There I was, staring choice in the face. Choice stared right back, offering me more selection than I had seen in years.
Standing under harsh lighting in a Target store, I marveled at the reusable water bottles. They filled an entire aisle. Various shapes, colors, and patterns hung from little metal pegs, overwhelming me. I pondered the pros and cons of BPA-free plastic versus metal, remembering that I could not find any for sale in Mexico. Not a single bottle.
There I was, experiencing a first-world problem. How wonderful to have so much choice; how difficult to make a selection. I was lost in the variety of features, sizes, and options. It felt like I needed to be an expert on the subject so that I could make the best choice to fit my lifestyle and image. Something that I had never considered somehow became immensely important in that moment. I froze, staring at the bottles.
I was burdened by choice.
Small, seemingly important questions surround almost everything in the USA. Initially, it was a bit of a culture shock. The presumably simple act of buying toothpaste and eggs were riddled with questions. Cage-free or Organic? Tartar protection with whitening, or cavity fighting with BriteSmile®? What is BriteSmile®?
Many new-comers to the USA can relate to the staggering feeling of shopping for the first time, depicted wonderfully in this clip from the movie “Moscow on the Hudson”.
As I accustomed myself to a customizable world, I got better at making choices. This was good because there were a lot of choices to make.
When I was medically separated from the Peace Corps, I was jolted out of my former reality. One day I woke up and had no address, no phone number, no job, and no plan. Suddenly, everything had to be re-imagined.
Just like buying a new water bottle, I felt simultaneously appreciative of having so many options and drowned in possibilities.
My decisions were further complicated by their interconnection. Which comes first, the job or the home? How do you get a phone number without an address, and how do you get an address without a phone number? How do you sign up for health insurance without knowing your state of residence nor your annual income?
With no financial and legal restrictions, with a good education and work experience, and with passport privilege, the world became enormous.
For three-months, I healed from my injury. For one month, I traveled. And for another month, I reconnected with my former community and former self. All the while, big life choices percolated in the back of my head.
I teeter-tottered between confidence and stress. One moment, I would be frustrated by so much uncertainty; the next moment I would let go, certain that I would find a wonderful niche for myself.
Four months and a lot of soul-searching later, I made my decision. I began preparations to move to Washington, DC!
Why Washington, DC?
The career: It is the most common place that Returned Peace Corps Volunteers settle, and for good reason. The capitol city offers many jobs in related fields such as international development and diplomacy. Volunteers are also granted one year of Noncompetitive eligibility, a proverbial backdoor into government jobs.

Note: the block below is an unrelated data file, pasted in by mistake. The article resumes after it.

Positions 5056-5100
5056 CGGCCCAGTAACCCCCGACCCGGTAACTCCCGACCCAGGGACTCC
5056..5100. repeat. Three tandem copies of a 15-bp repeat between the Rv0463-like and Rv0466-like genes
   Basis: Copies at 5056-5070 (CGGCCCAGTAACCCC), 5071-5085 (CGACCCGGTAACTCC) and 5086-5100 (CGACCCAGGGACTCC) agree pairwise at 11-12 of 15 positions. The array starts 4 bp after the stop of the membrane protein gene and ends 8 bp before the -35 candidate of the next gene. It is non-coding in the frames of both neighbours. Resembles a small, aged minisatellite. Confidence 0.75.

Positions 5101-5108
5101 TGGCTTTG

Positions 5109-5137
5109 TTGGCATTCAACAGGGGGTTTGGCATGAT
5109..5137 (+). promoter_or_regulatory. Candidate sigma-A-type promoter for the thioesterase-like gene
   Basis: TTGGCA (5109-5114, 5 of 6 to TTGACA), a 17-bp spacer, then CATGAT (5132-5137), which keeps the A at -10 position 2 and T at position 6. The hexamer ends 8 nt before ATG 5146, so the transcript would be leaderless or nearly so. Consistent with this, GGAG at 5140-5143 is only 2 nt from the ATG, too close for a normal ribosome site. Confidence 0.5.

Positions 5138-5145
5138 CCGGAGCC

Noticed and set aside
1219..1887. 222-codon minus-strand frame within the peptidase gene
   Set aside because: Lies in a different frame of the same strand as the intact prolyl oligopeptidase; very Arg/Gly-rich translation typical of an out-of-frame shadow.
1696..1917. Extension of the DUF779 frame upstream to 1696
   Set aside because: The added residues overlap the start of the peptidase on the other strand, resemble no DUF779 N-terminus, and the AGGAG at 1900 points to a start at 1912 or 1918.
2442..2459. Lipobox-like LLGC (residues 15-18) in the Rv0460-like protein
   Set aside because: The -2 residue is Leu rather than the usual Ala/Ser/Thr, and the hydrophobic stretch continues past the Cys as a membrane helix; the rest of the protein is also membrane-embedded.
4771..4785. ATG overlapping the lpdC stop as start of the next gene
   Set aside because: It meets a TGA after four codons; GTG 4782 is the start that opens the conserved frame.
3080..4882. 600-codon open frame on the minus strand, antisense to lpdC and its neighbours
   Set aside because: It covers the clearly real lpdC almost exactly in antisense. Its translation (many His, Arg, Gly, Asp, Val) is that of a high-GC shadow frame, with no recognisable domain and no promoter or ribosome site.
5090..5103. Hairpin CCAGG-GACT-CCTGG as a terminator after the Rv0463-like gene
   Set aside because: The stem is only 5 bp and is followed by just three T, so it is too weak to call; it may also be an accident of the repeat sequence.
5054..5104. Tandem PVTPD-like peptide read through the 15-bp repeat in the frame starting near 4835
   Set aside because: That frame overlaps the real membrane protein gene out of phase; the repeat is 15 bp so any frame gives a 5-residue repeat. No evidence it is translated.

Since moving to DC, I have applied for positions at government agencies, companies that work on government contracts, think tanks that advise government policies, and non-profit organizations. The options are impressive and exciting.
The network: It is a networking city. Flush with professional associations and social groups, it seems like an easy place to connect, professionally and personally.
Before moving to DC, I saw that it is the region with the largest number of family, friends, and former colleagues outside of my home state and outside of Boston. It is a great place to land while I find my way, and a chance to reconnect with terrific people.
These photos from my temporary home will show why I am very content:
The lifestyle: It is one of the most culturally diverse cities in the world, and diversity begets vitality. Populated by a large number of young professionals, there is always something going on.
Now that I live in DC, I have discovered a love for fireflies and appreciate its bike-friendly streets. I can see that it will not be hard to find Spanish speaking friends, to host dinner parties, and to hone my yoga skills.
Why move now?
Returned Peace Corps Volunteers almost always need time after their service to reconnect and to readjust to the culture. It takes time to find solid footing before you are ready to take root, to develop a routine, and to nest in a new home.
Recently, I realized that I am more or less done with my cultural readjustment. Living out of suitcases and guest bathrooms is losing its luster, and I find myself daydreaming about my new, settled life.
The other limitation for me was my injury: I could not start over until I had recovered enough to regain independence. Well, I am happy to report that two weeks ago, I was able to walk to the grocery store, shop, and carry my items home afterward without any physical repercussions.
Why move now? I mentally and physically prepared, so it is time to start the next chapter.
I am moving forward into a bright future that is full of choices, and that is tremendous.